6. Share your book. Passing on a well-loved book to an equally loved friend is one of life’s great pleasures. And while it’s theoretically possible to lend a Kindle title, it’s not quite as simple as handing over a physical book. That’s why I’ve needed to find other ways to own, and share, what I’m reading: by embracing the highlighting feature (now as much a part of my novel reading as it is my nonfiction reading, since I can finally hold onto the lines that resonate) and by sharing my very favorite passages on social media.
  7. Buy fresh. When I have fallen out of the reading habit as a print reader, it’s usually because I’ve had a hard time transitioning from one book to the next. While I’ve stockpiled tempting novels so that there’s always something on hand, I want to read what I want to read….and if nothing on my own shelves catches my eye, and I don’t have time to hit a bookstore, I may go weeks or months before I next pick up a book. Stockpiling digital titles creates the same problem, so unless I expect to be offline for a sustained period of time, I try to buy at the time I plan to start reading. That way I can buy something I’m eager to dig into immediately, often because it’s an intriguing new release.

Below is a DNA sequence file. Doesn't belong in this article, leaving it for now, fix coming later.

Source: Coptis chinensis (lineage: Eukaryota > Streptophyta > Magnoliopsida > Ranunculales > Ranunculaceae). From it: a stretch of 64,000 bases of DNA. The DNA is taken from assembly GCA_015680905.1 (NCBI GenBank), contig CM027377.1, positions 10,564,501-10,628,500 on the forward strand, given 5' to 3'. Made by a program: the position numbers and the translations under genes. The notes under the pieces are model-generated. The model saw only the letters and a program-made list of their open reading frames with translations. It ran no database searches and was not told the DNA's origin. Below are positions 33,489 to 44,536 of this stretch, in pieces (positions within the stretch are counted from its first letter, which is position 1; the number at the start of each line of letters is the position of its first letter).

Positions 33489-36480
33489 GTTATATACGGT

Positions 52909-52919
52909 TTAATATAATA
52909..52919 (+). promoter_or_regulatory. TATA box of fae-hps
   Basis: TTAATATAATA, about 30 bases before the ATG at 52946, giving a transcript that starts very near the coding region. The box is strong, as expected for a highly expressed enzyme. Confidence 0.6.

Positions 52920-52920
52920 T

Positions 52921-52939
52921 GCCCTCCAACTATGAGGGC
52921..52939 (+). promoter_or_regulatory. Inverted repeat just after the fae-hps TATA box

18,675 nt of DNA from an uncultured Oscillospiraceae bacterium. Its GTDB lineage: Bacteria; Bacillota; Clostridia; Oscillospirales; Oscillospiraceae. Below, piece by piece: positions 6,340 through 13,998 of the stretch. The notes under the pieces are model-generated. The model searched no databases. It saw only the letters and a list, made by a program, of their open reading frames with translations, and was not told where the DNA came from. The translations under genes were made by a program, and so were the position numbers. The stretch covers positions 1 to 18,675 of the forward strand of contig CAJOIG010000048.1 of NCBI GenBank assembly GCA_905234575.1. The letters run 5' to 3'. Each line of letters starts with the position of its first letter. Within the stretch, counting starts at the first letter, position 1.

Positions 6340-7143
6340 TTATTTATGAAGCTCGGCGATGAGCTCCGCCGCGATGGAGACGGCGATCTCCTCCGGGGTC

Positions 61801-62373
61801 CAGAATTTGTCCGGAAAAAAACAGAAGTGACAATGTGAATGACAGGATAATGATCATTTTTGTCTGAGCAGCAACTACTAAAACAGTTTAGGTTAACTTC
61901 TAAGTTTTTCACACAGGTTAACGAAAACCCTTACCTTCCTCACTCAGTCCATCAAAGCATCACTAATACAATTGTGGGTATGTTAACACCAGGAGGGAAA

Have you had trouble reading on an e-reader, or have you taken to ebooks with immediate enthusiasm? I’d love to hear your experience, and your tips for having a great e-reading experience.